Second Sunday of Easter
April 23, 2017
It is very easy to be a person of faith when all goes well. But when a crisis tears at our hearts, as when a young spouse dies, or a child dies, or a marriage is evidently on the rocks, then very often we feel our faith weakens, we enter into a period of anger at God and a time of doubt. This does not mean that we have lost our faith. It simply means that we are being called to a deeper faith, deeper trust in God. As Christians, we often pray: “God, please keep our daughter and family safe driving home in the snow storm. God, please save our marriage. God, please give my husband a successful bypass heart surgery.” If our prayers were answered, we feel that we have seen the Lord. But how is our faith when our prayers were not answered? Doubting is part of being human. A person who does not react with anger at the time of a tragedy might be a saint, but most likely is a person who really never had a high quality of love. The person who recognizes that God was certainly there even at the time of anger is a person whose faith has grown. We should not feel bad about having crises in faith. We should realize that our crisis can lead us to an even stronger faith. Challenges often strengthen us.
We watched a Chinese movie “The Miracle Box” lately. It is a tender love story, with faith and inspiration. Joanna wanted to become a physician. She finally passed all the exams with flying colours and became one. After she met Albert, a bone marrow cancer survivor and fellow doctor, her life changed. They married. But Albert’s cancer returned. He encouraged Joanna to carry on. He believed God placed her on earth for a reason and would eventually reveal his plans. Albert died. Joanna questioned where God was. In time, after the initial shock and grief, her faith returned. Joanna took up Albert’s mantle and became a brilliant doctor. During the dark days of early 2003 while dealing with hundreds of the SARS-inflicted people in Hong Kong, she volunteered at the front-line and did as in her whole life with chin up, thumbs up, and with a faith that God will sort things out. In the end, Dr. Joanna Tse died from the disease trying to save the lives of her patients, sacrificing her own.
Coming May 3 will be the anniversary of the mass evacuation of the whole city due to the wildfires, The Beast. I am sure during that crisis, we all prayed for the safe of the city and our home. There maybe doubt at times but we all have faith in God. He did answered our prayers via the firefighters who risk their own lives to fight the Beast, even watching their own houses burnt down while saving the neighbours’. I convince that the Risen Lord was with them, to strengthen their faith for the new challenges every day. Yes, some of us did lose our home, our jobs. But we are all supported by the community, the charitable organizations. The crisis makes the community resilient and strong. We pray today that we might all have a mature faith, able to grow through crises. We pray today that we might all be included in that phrase of the Lord’s, “Blessed are those who have not seen but. believe.” (John 20:29b)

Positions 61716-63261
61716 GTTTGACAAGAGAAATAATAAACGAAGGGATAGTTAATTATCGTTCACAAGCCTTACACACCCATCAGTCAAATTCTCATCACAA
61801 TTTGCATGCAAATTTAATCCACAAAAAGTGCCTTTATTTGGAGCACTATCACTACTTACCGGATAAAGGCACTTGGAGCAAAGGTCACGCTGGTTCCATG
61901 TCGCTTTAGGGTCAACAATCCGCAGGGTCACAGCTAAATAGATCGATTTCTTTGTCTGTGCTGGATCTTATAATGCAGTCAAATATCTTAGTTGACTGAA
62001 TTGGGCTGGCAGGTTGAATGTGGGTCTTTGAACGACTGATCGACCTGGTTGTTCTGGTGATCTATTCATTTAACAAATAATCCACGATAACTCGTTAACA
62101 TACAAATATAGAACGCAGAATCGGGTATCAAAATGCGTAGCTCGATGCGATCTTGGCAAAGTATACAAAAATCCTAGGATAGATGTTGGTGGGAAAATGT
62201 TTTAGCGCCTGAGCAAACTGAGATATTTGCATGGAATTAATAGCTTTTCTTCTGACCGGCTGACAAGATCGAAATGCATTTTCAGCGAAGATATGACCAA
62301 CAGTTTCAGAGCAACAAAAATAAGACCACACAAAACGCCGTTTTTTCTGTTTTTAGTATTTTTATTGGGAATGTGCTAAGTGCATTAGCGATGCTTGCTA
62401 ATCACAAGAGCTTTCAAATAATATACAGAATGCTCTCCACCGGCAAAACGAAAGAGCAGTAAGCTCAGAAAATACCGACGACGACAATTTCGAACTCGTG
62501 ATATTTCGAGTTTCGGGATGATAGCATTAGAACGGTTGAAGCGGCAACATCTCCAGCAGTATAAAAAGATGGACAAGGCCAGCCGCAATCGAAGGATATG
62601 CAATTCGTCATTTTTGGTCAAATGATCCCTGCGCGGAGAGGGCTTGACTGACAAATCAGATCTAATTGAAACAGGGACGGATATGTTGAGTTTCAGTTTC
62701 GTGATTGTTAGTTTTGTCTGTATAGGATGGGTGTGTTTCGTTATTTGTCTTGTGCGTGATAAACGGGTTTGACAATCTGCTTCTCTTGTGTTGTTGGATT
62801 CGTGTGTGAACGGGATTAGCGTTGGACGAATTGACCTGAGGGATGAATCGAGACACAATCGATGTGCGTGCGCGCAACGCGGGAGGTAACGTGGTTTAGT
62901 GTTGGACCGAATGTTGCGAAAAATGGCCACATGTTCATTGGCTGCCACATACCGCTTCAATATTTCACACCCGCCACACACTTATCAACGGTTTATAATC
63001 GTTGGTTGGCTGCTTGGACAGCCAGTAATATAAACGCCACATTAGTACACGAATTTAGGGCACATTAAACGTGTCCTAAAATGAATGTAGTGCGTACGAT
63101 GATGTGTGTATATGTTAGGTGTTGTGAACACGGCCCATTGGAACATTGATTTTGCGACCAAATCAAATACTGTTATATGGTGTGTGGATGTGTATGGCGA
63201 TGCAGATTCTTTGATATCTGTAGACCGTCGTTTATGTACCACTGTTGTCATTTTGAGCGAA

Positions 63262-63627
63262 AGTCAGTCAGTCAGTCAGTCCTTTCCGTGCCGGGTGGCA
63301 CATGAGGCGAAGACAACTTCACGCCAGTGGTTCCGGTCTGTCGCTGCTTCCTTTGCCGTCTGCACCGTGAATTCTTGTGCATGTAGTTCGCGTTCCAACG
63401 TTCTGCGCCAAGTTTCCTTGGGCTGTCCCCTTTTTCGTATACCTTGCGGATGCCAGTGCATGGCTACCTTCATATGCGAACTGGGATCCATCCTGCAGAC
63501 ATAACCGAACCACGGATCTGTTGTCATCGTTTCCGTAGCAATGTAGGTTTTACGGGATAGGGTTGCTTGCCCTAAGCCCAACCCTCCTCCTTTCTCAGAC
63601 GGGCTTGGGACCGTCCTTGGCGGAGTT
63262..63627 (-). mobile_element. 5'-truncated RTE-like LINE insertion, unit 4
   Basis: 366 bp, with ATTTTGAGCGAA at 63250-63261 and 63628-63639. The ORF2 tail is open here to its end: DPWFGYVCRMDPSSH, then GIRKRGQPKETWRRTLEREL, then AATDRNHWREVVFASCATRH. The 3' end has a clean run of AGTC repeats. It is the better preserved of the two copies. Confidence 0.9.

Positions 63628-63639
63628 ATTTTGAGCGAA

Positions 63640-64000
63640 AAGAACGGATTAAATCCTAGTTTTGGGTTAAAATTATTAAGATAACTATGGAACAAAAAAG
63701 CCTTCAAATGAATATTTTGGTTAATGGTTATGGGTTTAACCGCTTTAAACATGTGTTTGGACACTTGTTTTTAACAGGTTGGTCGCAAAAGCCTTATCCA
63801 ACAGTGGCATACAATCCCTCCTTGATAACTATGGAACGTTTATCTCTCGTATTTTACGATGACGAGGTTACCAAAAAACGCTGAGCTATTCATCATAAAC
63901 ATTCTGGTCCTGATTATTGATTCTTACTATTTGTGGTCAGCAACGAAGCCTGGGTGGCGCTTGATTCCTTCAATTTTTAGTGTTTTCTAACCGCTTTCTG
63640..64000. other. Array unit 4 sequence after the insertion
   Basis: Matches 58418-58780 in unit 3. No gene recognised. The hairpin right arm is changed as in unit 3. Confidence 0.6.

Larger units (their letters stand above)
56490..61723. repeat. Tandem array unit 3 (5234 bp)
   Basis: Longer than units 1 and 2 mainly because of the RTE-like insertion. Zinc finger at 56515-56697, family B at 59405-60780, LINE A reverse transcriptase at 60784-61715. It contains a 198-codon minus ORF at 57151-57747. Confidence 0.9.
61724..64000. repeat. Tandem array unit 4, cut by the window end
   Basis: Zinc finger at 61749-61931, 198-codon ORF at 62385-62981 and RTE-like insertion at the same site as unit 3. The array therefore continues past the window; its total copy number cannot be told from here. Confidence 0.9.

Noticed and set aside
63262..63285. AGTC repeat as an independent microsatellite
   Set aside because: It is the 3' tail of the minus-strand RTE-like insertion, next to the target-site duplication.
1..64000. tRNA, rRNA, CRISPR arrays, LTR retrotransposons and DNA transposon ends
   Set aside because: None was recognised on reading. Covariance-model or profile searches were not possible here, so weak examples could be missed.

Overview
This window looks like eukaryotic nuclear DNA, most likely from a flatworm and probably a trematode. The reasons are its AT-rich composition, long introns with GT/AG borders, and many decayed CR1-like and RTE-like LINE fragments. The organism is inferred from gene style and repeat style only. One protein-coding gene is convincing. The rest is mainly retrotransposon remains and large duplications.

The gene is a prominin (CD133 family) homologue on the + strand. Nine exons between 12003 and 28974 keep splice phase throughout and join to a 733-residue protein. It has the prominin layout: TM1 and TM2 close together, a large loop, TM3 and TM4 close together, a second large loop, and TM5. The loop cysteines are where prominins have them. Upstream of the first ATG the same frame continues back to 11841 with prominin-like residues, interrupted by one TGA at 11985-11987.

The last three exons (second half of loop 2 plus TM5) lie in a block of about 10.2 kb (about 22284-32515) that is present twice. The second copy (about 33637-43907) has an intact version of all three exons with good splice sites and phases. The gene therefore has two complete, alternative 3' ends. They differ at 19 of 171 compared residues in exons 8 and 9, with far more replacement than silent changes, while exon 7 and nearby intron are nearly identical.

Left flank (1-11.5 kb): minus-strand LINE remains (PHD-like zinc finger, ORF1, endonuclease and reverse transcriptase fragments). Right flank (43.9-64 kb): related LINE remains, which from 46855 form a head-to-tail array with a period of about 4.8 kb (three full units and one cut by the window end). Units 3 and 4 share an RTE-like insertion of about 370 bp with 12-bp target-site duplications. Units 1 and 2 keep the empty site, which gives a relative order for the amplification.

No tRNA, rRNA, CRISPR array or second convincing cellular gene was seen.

The FRIENDS OF THE FORT McMURRAY FIREFIGHTERS CHARITIES ASSOCIATION just had their annual fund raising event “100 hours Rooftop Camp out”. Five firefighters sacrificed their comfort and rest time to raise fund not for their own vacations or partying but to support local charitable organizations which in term help and support the community especially victims of the wildfires: Boys and Girls Club, Waypoints the Family Crisis Society, Centre of Hope, Food Bank, and SPCA. When the Lord answers our prayers, we thank Him wholeheartedly and in turn follow His examples to help others. Fr. Reddy and a group of parishioners did visit the Firehall to thank the self- sacrifice firefighters after we returned, but it maybe a good opportunity for us now to thank them to show our faith in them not just by words but by deed, to thank them by donating to support their good cause.
Today is also the Divine Mercy Sunday, the octave day of the Feast of Easter. In the Jubilee Year 2000, Saint Pope John Paul II established this new feast indicating that he had fulfilled the will of Christ. He believed that our Church needed to re-emphasize the tremendous gift of Divine Mercy that the Lord wants to pour out on each and every one of us. And what is Divine Mercy? Simply put, Divine Mercy is “God refraining from harming or punishing offenders”, and that’s all of us. We must do likewise. So this Feast of Divine Mercy is our annual preparation for the Judgment, an annual feast to get perfectly right with God. Jesus I trust in you, Jesus I adore you, Jesus I love you, Jesus I follow you. (my motto)
-Deacon Raymond Chan